I think it is important to remember that St. Justin Martyr was (IIRC) of the belief that all religions have some level of truth to them. Perhaps Zoroastrianism happens to have a lot of truth to it. It also is possible (at least from the Jewish stand point, I am not so sure what the Fathers say about it) that Zoroaster was in fact a prophet. After all, the consider Job (who they also consider to be a Gentile) to be a prophet. If Orthodoxy also believes in the possibility of prophets outside of Israel (the people not the place) before the coming of the Lord, then one could take the approach that Zoroaster may indeed have been a prophet.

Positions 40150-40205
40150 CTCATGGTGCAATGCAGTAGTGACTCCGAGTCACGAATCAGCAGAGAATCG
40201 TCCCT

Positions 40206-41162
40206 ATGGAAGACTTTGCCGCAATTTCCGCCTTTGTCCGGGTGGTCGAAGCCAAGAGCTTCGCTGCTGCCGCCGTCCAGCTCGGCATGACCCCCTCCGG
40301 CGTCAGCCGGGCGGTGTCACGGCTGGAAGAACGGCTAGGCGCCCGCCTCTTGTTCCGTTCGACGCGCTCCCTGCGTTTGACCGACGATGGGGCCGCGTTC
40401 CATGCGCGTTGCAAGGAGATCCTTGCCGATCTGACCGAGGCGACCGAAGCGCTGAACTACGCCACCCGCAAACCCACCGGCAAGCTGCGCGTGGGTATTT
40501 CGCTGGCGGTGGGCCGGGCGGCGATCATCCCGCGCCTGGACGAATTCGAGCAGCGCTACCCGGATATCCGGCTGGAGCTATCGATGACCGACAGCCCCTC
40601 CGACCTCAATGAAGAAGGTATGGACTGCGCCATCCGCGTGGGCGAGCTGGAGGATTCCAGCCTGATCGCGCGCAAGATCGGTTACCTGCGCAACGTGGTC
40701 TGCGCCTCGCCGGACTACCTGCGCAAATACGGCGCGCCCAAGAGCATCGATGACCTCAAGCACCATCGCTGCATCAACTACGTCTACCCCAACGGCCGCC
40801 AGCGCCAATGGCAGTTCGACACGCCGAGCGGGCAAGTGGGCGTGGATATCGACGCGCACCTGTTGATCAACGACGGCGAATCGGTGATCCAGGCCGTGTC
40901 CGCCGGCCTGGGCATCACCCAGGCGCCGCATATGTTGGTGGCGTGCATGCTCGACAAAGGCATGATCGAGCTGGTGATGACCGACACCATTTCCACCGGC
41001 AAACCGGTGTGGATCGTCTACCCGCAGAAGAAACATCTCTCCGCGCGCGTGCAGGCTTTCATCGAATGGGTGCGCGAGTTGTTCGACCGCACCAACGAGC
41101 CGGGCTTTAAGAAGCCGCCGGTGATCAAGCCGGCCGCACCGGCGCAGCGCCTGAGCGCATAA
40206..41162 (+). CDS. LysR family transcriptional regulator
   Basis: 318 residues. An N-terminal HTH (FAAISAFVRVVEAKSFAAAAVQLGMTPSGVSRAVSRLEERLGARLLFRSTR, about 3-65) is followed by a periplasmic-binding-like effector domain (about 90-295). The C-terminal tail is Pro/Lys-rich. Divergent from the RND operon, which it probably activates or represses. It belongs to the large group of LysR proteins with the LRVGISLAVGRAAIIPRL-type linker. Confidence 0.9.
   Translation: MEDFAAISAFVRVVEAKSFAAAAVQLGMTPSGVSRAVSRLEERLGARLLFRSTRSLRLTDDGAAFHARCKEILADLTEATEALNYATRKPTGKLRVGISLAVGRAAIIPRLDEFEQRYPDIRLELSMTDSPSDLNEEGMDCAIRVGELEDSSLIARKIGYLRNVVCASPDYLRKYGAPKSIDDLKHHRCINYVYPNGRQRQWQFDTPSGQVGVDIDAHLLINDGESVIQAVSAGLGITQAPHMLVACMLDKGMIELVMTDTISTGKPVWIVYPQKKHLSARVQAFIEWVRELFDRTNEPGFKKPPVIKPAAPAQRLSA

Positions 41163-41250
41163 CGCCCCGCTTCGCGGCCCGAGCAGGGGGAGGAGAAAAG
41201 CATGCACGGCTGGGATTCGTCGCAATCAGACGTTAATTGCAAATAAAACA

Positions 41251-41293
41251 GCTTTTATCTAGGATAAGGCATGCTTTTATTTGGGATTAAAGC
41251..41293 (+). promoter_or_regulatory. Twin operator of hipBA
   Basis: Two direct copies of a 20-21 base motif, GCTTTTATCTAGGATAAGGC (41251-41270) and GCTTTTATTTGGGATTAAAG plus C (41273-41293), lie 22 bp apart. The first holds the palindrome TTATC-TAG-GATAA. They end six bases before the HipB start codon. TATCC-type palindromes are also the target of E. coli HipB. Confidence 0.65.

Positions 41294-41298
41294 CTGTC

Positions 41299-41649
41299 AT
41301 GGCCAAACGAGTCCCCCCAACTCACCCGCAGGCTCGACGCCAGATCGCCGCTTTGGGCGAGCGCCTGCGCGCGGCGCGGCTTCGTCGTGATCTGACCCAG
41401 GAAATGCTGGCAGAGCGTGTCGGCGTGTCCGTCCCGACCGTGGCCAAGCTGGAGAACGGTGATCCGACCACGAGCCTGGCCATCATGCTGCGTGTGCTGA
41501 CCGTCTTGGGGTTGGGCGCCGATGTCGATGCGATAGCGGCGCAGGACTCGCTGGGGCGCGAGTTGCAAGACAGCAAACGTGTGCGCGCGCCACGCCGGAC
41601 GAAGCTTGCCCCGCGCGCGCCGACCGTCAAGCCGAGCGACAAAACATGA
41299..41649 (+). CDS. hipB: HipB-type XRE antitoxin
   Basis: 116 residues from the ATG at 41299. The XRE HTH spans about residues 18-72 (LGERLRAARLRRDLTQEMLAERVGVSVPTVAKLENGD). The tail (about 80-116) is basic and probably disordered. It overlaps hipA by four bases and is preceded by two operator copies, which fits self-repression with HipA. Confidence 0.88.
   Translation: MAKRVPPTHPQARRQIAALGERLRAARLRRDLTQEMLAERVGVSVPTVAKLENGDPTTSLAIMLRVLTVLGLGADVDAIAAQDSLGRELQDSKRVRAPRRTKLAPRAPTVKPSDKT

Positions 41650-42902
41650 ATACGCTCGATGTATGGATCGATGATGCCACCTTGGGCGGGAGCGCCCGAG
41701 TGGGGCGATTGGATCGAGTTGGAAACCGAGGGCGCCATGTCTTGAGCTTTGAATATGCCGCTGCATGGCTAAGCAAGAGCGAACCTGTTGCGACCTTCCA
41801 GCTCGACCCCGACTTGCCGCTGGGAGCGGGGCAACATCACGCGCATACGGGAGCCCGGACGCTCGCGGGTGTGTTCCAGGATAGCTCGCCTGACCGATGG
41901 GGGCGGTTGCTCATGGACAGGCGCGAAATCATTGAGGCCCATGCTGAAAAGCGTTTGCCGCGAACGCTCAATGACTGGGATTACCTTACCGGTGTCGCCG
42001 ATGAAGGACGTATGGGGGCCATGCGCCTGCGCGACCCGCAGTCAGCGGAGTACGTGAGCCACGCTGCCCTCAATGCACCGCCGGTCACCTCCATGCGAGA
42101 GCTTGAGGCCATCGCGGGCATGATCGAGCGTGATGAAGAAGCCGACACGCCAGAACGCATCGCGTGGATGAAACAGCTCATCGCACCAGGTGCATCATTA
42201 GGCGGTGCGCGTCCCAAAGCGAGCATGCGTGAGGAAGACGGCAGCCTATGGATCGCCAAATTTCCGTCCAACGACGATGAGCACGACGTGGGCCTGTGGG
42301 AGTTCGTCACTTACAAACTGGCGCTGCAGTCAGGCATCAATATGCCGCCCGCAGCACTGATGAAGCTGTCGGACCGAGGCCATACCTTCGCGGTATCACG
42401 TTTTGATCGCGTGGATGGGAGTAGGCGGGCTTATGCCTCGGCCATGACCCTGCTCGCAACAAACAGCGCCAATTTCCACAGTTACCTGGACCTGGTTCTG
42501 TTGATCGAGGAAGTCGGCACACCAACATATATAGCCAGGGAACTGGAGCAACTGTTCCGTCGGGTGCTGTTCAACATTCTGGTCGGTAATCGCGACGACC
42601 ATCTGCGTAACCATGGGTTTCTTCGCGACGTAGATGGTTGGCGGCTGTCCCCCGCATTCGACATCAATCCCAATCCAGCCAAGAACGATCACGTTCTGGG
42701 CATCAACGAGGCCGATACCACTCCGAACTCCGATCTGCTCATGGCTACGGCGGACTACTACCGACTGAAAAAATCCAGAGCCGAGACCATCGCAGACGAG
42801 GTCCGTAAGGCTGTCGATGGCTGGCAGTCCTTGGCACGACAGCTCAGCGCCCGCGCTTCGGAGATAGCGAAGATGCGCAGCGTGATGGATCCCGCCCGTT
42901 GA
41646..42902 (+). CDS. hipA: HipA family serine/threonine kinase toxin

Regardless, it is impossible to be an Orthodox Christian and not believe that at some point Zoroastrianism radically changed its doctrines, if it indeed had an origin in God, as it has radically different views from Orthodoxy on a number of points. Also, it is quite possible that it did have an impact on Judaism, for instance I recall reading an article some time ago (which had been on that computer's favorites on Firefox, until the computer stopped turning on and I lost everythign on it) in which a Rabbi admitted that it influenced Judaism. However, there isn't a particularly great reason to believe that any core beliefs of Judaism were changed (as I recall, the Rabbi - an Orthodox Rabbi by the way - mentioned only actions they do, and not beliefs), and also that if they were, there were many varities of Judaism until fairly recently. While now there is primarily Orthodox (which include a good deal of variety such as Modern Orthodox, Hasidic, Ultra-Orthodox, etc.), Conservative, and Reform Judaism, until the middle ages, there was also a large contingent of Karaite Jews (today they still exist, but are extremely small in number). During the time of the second Temple, there were a truely massive number of Jewish sects, from the Essenes, to the Phariasees (sp?), to the Sadducees, and several others most likely. While Zoroastrianism undoubtedly influenced many, the real question is, did it influence the Apostles and Christ Himself? I would have to say that if at any time the Apostles were - prior to becoming Apostles - incluenced by it, they were not by the time the Church was established on the day of Pentecost. That is the important thing to rembmer.